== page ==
From Alzner to Wideman, we're taking a look at and grading (please read the criteria below) the 2010-11 season for every player who laced 'em up for the Caps for a significant number of games during the campaign, with an eye towards 2011-12. Next up, Jay Beagle.
#83 / Center / Washington Capitals
Oct 16, 1985
1 (and a cup o' coffee in two others)
$512,000 cap hit in 2011-12; RFA after 2011-12 season
Previous Rink Wraps: N/A
Key Stat: His line won 63% of its defensive draws at even-strength (62 for 98) in 2010-11, a team-best rate.
The Good: Are you surprised that Beagle got a sweater for over 30 games this past regular season? He first established himself as a serviceable injury replacement, and then elevated his defensive game to a level worthy of a lengthy 21-game recall (and another spanning six contests).
Want more solid numbers than those two stats above? He drew 11 penalties while committing just four at even-strength. Credited with 1.45 hits per game, fifth-best among Caps' forwards (including the traded David Steckel), he threw his middleweight frame around enough to throw off tough competition (third-highest QualComp to Matt Bradley and Boyd Gordon), finishing with the top GA/60 (1.90) amongst all fourth line forwards, and with a minus rating just five times in those 31 regular season games.
On the PK, he was the only Caps forward to average at least a minute of 4-on-5 ice time per 60 and not be on ice for a single PP goal against.
The Bad: No one expects Beagle to light the lamp on the regular basis, but one can reasonably expect some offense. He notched but a single, secondary assist in 24 games after December. By contrast, Matt Hendricks tallied three goals and five assists during a similar span, playing similar minutes. Beagle's points per 60 minutes were worst amongst all Caps forwards. Yes, even D.J. King.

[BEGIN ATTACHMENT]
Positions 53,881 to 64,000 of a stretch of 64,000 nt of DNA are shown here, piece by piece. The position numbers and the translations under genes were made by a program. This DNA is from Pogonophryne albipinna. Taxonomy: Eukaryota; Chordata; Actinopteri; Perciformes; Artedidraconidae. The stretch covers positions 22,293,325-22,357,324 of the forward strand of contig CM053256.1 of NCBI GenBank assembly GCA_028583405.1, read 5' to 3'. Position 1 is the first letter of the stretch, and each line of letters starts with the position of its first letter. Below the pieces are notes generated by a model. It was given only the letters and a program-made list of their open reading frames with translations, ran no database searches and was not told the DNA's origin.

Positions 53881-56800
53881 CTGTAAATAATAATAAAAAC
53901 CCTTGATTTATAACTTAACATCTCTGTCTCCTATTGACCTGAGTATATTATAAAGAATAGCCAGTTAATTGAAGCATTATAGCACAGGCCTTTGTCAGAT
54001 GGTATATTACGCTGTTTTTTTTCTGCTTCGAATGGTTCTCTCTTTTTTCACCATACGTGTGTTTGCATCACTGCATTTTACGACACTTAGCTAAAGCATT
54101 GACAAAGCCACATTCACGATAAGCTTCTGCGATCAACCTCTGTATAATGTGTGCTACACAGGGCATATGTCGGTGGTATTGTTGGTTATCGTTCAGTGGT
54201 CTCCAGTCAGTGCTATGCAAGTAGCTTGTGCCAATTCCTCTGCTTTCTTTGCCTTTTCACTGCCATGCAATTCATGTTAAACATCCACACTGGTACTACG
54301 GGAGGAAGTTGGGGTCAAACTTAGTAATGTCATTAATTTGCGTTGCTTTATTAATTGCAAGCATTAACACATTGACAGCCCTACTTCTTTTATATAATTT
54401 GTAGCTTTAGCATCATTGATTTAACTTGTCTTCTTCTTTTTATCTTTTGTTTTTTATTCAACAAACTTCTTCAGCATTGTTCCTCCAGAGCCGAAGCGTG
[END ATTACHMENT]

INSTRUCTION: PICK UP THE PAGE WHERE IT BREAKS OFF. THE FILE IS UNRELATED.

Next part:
Though an inspiring story of a late bloomer growing, by skill, determination, and sheer will, into a skater taking a regular grinder's shift at the highest level, #83 has not yet once dropped the mitts at that level. An attribute still very much valued in the NHL, frequent linemates Hendricks (team-high 14 bouts), Bradley (10 fights), and Jason Chimera (four dust-ups) carried the pugilistic load. If Beagle does become a full-season contributor in 2011-12, he's likely going to have to answer more than a few challenges himself. But on the middleweight card, we think he could handle it. At least if this scrap -- which I witnessed in Chocolate Town two years ago, and which left quite a mess on the ice -- is any indication.
The Vote: Rate Beagle below on a scale of 1-10 (10 being the best) based on his performance relative to his potential and your expectations for the season - if he had the best year you could have imagined him having, give him a 10; if he more or less played as you expected he would, give him a 5 or a 6; if he had the worst year you could have imagined him having, give him a 1.
The Discussion: Has #83 shown enough to be trusted as a regular in the lineup next season, possibly making UFA Bradley expendable? What will it take for him to earn a 10 rating next year?